Andrew Sinclair: Magog
The follow-up to Gog was not nearly as well done. It naturally follows the career of Gog’s half-brother, Magog, from selling arms to the Israeli terrorist organization, Haganah, to film production, to property development and ending up as the Master of a new Cambridge college. As with his brother, we start his story at the end of World War II (where he is a corrupt civil servant who is going to be fired and is also having an affair with Maire, his half-brother’s wife) but, unlike his brother, he has a career which while often amusing and which certainly gives Sinclair the opportunity to make some telling points (Power corrupts. Powerlessness corrupts absolutely.) does not lend itself to playing around with myth, legend and history in the same way and ends up being rather drab. Definitely the weak link in the trilogy.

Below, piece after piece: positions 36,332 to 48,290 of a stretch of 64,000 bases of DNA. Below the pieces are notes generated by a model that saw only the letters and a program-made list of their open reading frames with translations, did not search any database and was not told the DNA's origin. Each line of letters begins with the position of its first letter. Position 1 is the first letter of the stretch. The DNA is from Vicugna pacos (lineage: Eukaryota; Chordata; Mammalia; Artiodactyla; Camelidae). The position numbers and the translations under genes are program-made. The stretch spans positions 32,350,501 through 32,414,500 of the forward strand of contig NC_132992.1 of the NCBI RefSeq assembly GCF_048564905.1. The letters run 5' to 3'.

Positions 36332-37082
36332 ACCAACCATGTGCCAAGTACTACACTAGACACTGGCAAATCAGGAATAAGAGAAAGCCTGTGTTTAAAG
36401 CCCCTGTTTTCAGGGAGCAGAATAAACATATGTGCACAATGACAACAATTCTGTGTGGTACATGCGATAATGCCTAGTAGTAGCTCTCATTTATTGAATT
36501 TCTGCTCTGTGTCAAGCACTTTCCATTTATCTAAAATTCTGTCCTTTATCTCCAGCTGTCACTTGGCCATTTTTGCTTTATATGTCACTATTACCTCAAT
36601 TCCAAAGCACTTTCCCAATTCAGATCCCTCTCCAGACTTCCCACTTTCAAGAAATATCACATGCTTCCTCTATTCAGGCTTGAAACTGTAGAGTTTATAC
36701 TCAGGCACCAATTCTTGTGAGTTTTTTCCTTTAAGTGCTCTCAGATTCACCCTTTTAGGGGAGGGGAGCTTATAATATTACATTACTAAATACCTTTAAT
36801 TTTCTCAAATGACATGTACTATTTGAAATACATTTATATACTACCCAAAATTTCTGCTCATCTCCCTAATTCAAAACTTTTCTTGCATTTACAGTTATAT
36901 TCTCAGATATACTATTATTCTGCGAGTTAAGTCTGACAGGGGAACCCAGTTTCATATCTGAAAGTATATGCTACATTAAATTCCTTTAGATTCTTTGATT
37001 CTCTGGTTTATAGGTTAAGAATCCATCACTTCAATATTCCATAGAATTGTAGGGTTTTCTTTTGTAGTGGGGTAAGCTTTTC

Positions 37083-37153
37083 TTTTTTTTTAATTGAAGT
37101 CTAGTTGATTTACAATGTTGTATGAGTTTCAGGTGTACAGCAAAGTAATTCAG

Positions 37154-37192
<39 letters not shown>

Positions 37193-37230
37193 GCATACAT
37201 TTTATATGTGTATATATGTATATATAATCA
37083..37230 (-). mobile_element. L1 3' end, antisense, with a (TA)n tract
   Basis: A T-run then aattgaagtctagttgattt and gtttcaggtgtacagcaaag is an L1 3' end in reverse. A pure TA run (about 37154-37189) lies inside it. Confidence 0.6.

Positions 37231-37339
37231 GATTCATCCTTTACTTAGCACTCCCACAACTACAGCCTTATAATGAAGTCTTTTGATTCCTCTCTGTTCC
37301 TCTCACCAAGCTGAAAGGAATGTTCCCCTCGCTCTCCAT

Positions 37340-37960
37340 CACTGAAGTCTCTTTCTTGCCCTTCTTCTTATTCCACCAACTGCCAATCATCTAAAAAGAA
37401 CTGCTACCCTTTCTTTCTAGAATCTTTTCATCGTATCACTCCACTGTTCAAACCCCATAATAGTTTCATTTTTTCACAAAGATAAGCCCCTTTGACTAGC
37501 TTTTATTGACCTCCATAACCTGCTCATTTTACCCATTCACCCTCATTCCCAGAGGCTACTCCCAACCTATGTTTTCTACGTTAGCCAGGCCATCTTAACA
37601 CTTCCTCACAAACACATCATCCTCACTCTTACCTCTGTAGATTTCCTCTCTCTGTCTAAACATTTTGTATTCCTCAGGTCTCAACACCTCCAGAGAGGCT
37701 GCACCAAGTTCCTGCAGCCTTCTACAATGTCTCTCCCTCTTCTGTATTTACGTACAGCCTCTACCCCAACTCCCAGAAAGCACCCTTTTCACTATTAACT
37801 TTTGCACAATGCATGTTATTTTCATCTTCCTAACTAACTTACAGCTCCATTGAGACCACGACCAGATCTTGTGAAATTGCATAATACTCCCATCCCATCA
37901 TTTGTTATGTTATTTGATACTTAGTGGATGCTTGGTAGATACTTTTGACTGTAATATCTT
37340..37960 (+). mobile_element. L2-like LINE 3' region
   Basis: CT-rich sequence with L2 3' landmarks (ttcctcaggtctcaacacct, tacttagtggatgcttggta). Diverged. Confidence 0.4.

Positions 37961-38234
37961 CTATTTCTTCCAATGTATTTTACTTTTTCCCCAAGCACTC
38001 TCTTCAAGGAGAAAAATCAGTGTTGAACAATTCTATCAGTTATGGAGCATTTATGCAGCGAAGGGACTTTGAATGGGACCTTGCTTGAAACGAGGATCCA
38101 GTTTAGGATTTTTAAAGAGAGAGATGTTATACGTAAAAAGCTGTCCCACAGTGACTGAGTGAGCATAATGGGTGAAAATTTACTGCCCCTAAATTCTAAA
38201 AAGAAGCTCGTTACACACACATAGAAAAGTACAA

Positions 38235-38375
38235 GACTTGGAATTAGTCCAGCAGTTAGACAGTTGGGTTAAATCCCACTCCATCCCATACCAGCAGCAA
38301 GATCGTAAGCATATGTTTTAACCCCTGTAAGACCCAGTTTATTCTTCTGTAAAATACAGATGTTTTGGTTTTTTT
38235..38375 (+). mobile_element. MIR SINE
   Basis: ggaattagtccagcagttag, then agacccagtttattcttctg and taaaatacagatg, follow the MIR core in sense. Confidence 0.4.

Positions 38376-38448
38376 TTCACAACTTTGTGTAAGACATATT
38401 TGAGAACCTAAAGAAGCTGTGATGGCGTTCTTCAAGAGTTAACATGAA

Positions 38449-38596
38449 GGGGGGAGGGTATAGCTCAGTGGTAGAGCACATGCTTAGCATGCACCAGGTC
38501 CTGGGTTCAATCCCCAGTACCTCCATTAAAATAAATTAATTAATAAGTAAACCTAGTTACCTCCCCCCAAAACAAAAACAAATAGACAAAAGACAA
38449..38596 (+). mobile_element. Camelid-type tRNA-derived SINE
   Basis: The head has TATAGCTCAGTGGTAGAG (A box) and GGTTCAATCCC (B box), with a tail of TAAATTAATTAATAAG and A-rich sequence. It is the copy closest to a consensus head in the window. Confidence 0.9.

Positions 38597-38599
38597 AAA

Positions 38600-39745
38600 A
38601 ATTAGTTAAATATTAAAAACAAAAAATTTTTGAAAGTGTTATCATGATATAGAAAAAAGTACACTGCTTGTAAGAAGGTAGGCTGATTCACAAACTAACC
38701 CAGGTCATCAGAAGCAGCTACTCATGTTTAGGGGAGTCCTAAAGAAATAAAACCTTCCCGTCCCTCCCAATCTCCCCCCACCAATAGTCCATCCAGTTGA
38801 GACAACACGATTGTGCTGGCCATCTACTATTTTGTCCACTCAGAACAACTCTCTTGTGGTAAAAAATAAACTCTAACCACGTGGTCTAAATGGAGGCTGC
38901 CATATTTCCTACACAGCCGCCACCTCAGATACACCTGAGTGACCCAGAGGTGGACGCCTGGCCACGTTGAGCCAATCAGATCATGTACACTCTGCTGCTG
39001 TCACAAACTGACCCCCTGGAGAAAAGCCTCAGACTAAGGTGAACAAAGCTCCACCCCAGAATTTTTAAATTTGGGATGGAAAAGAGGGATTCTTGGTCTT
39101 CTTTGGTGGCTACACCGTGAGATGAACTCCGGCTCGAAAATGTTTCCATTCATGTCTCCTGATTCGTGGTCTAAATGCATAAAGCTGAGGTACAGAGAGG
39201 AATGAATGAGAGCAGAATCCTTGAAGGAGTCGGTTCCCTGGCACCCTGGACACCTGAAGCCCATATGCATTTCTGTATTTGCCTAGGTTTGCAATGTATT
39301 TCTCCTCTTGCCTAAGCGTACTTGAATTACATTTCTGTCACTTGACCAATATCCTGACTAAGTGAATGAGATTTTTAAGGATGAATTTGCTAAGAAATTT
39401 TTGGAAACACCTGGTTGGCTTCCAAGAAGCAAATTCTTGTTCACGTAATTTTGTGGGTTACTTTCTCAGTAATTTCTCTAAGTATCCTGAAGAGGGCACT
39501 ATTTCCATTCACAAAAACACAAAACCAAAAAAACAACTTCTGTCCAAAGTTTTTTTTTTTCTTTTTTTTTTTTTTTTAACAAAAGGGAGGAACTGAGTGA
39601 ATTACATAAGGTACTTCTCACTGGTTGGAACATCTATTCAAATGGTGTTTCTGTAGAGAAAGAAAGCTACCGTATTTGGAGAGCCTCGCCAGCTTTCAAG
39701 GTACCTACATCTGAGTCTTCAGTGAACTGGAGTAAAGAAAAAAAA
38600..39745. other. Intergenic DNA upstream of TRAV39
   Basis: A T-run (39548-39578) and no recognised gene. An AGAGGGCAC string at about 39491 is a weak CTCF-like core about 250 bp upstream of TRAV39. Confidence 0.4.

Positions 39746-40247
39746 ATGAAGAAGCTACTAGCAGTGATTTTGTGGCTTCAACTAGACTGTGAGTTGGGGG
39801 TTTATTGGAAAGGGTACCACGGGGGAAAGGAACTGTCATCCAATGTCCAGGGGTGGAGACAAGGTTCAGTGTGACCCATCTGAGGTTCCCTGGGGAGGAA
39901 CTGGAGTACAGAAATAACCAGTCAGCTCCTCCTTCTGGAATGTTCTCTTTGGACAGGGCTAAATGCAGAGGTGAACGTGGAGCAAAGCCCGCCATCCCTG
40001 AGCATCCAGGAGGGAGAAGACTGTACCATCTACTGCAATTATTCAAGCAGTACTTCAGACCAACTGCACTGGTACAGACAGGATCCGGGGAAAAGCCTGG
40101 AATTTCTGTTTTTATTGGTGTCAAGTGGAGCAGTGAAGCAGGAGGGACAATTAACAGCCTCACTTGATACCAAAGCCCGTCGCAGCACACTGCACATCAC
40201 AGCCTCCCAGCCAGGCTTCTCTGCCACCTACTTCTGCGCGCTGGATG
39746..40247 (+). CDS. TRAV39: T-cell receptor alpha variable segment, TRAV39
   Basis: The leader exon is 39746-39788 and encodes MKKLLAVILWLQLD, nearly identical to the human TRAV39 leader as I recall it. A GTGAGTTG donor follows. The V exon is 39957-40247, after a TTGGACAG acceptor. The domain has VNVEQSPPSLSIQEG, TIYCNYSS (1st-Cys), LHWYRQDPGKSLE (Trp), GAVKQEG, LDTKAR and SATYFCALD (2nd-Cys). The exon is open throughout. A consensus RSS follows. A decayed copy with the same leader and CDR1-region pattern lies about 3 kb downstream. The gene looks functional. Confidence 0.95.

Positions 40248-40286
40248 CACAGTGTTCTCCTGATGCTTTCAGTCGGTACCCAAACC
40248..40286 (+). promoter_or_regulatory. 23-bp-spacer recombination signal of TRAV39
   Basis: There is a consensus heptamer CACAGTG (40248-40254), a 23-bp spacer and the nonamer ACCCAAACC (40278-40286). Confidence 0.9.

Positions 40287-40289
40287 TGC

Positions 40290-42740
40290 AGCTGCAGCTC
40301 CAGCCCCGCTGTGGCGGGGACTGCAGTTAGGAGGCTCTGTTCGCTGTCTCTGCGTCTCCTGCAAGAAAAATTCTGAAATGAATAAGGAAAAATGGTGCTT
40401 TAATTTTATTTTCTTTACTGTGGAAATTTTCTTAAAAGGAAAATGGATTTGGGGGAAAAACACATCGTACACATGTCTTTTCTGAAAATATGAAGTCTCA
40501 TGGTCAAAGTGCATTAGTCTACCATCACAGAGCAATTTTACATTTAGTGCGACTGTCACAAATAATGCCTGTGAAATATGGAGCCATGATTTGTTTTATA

First published 1967 by Weidenfeld & Nicolson